During my time in university I took courses on the rise of European civilization, the first civilization to achieve global domination. Back then, most historians we had to read on this topic we Jewish – Wallerstein, Landes, Frank, etc. Still, the book which made a biggest impression on me was ReOrient: Global Economy in the Asian Age — the central thesis is that Occidental economic dominance was a temporary break from Oriental economic domination, which results in a continuous negative trade-balance between Europe/America and Asia. Now, ten years later it seems we are experiencing the reshifting towards an Asian dominated economy.

I have been in Asia several times, especially in China, and I was awe-struck by the sheer size and magnitude of their history, their present and their future. What Edmund Connelly wrote about Japan actually can be applied to the whole of East-Asia. All Asian economic tigers have the same features — authoritarain political leadership, strong cultural-ethnic awareness and a state-sponsored centralized economy. Even countries which appear to be democratic like Japan and Korea are actually run by a technocratic elite of one dominating party. These countries are staunchly monocultural in composition and outlook. Although China has a lot minorities (56 ethnic groups), they constitute less than 10% of the total population. They never appear on television, except for the yearly Spring Festival television show in their traditional clothes like some kind of exotic bird species.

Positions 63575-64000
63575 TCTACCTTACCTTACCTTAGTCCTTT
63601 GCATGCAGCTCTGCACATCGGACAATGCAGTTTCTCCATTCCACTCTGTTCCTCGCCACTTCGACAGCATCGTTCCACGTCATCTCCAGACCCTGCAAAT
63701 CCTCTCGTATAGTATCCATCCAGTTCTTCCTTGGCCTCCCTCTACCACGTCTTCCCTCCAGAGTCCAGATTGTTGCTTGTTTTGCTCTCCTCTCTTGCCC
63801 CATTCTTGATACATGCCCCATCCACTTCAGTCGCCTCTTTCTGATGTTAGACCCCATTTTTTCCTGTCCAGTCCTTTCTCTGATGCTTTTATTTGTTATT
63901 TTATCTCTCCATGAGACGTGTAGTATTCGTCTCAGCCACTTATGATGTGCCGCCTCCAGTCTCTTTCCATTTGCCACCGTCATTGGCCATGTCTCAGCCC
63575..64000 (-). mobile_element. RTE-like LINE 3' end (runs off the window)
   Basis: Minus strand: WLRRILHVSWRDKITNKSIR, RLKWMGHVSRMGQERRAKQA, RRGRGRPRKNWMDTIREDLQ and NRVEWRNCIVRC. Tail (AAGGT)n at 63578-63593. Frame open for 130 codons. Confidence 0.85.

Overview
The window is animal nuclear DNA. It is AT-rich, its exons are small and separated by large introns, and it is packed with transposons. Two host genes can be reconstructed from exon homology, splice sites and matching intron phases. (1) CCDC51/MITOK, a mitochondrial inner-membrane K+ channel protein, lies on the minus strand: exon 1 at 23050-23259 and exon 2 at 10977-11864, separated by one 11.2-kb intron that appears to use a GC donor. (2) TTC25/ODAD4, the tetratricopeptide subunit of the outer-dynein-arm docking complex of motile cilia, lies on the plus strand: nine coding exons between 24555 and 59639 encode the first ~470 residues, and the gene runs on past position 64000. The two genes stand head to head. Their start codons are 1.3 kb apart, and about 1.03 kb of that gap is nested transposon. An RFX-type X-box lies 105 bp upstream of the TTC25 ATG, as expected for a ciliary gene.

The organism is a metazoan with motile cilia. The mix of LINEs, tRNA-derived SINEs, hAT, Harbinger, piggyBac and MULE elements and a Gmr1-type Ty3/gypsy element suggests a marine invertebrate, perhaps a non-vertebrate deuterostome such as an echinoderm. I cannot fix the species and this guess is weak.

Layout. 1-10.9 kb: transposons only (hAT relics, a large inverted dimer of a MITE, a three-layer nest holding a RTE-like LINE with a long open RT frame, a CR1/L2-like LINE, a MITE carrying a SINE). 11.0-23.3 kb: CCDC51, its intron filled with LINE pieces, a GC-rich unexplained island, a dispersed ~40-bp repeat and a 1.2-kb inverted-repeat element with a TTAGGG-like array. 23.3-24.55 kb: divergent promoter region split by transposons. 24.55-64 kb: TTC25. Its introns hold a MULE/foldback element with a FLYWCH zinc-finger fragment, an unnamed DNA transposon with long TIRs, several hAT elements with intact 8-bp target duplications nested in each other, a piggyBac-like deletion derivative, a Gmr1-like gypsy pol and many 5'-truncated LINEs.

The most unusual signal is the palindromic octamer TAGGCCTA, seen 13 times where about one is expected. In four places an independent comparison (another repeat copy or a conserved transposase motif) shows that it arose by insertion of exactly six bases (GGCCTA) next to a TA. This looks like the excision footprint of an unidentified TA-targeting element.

What the rise of East-Asia teaches us is that democracy and free markets are not necessary ingredients for a properous economy. Compare the economic demise of the Soviet Union after a popular revolt in 1991 and the economic rise of China after smashing a call for more democracy in 1989. The East-Asian countries also did not receive any development aid to speak of, unlike Africa. The most striking feature is the total absence of political division. The nation is seen as sacred and individed. Most East-Asians dislike dissenters, which are seen as people who make their country look bad to the outside world (and subsequently make them lose face) and agents of the West.

In my opinion democracy is a weakness, not a strength. Democracy makes the political parties sensitive to financial pressure (because no political movement can sustain without it) and therefore foreign influence. Democracy also gives a big loudspeaker to partisan minorities, in other words: it is a necessary condition for the culture of critique against the dominating values and culture. Democracy also divides the nation into interest groups, which generally creates a lot of division  but does not solve anything — everybody has been given a voice, but nobody is satisfied. Democracy is the road to national dissolution. Democracy is not the way to recover a divided nation.

Back to Asia. America has never been thought of as a role model in Asia. Pat Buchanan has recently broached this topic: “We demand that the Chinese be more open and tolerant of opposition and dissent. But when they look at the gridlock of American democracy, the pettiness of our politics and the failure of our policies, while they are on the move at home and all over the world, why should they want to be more like us?” Even in 1978 when Chinese’s communist leader Deng Xiaoping came to capitalist America to negotiate economic cooperation for his country wrecked by years of cultural revolution, there were jokes about American democracy [video, from 3:14].  Even the main reason for demise of America, open borders and mass-immigration, was greeted with a sinister joke from Deng’s side, shown in this video (from 4.37).

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